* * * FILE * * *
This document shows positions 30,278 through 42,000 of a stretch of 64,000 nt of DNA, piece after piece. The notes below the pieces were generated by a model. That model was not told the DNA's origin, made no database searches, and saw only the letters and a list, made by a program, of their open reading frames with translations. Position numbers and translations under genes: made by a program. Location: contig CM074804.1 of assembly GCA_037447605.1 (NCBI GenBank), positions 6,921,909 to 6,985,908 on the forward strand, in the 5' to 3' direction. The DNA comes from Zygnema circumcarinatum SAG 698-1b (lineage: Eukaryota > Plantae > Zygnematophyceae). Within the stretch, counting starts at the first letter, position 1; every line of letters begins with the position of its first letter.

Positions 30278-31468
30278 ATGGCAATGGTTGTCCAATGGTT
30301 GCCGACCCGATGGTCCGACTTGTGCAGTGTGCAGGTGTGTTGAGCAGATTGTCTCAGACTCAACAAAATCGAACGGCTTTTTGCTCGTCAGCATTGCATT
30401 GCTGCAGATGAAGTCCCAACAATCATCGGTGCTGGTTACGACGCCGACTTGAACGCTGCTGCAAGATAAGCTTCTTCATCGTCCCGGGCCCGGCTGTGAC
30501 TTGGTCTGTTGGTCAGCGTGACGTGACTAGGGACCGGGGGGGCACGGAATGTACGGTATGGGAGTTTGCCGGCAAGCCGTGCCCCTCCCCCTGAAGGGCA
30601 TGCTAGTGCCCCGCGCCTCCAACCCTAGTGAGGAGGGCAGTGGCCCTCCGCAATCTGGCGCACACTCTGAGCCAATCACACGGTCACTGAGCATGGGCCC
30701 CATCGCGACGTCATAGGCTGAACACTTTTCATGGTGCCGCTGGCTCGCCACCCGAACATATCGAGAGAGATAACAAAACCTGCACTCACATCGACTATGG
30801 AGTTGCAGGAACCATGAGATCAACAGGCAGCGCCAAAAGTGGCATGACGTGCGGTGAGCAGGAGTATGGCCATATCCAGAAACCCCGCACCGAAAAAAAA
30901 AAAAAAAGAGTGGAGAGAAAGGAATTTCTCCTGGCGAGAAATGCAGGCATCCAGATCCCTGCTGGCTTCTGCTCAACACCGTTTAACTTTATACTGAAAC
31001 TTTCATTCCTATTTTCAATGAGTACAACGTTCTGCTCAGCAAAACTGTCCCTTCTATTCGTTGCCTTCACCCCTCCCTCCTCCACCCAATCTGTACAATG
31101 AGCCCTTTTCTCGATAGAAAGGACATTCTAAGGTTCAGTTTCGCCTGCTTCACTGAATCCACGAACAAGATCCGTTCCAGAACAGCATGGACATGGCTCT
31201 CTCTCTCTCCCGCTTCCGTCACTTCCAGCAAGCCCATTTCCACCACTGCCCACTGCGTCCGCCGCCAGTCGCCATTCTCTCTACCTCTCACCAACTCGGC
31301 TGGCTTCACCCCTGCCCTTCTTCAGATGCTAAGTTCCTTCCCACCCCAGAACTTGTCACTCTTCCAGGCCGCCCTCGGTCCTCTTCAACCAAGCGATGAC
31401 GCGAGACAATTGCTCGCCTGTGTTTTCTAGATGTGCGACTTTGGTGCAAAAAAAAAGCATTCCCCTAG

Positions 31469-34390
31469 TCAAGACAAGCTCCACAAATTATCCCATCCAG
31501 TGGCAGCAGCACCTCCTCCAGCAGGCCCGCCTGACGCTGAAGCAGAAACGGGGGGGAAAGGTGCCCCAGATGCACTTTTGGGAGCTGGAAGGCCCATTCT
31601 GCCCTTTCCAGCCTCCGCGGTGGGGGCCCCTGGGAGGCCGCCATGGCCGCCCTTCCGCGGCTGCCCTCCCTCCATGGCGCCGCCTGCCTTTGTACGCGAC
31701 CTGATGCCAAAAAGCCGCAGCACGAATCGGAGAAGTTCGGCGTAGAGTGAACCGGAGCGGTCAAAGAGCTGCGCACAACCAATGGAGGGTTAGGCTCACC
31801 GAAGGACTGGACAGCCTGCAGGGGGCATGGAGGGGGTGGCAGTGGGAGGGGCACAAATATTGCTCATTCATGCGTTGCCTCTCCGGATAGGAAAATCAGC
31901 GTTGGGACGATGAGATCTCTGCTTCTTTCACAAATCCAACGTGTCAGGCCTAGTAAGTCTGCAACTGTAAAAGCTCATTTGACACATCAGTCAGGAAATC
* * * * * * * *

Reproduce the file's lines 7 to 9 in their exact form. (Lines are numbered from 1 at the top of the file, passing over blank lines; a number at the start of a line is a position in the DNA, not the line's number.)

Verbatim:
30601 TGCTAGTGCCCCGCGCCTCCAACCCTAGTGAGGAGGGCAGTGGCCCTCCGCAATCTGGCGCACACTCTGAGCCAATCACACGGTCACTGAGCATGGGCCC
30701 CATCGCGACGTCATAGGCTGAACACTTTTCATGGTGCCGCTGGCTCGCCACCCGAACATATCGAGAGAGATAACAAAACCTGCACTCACATCGACTATGG
30801 AGTTGCAGGAACCATGAGATCAACAGGCAGCGCCAAAAGTGGCATGACGTGCGGTGAGCAGGAGTATGGCCATATCCAGAAACCCCGCACCGAAAAAAAA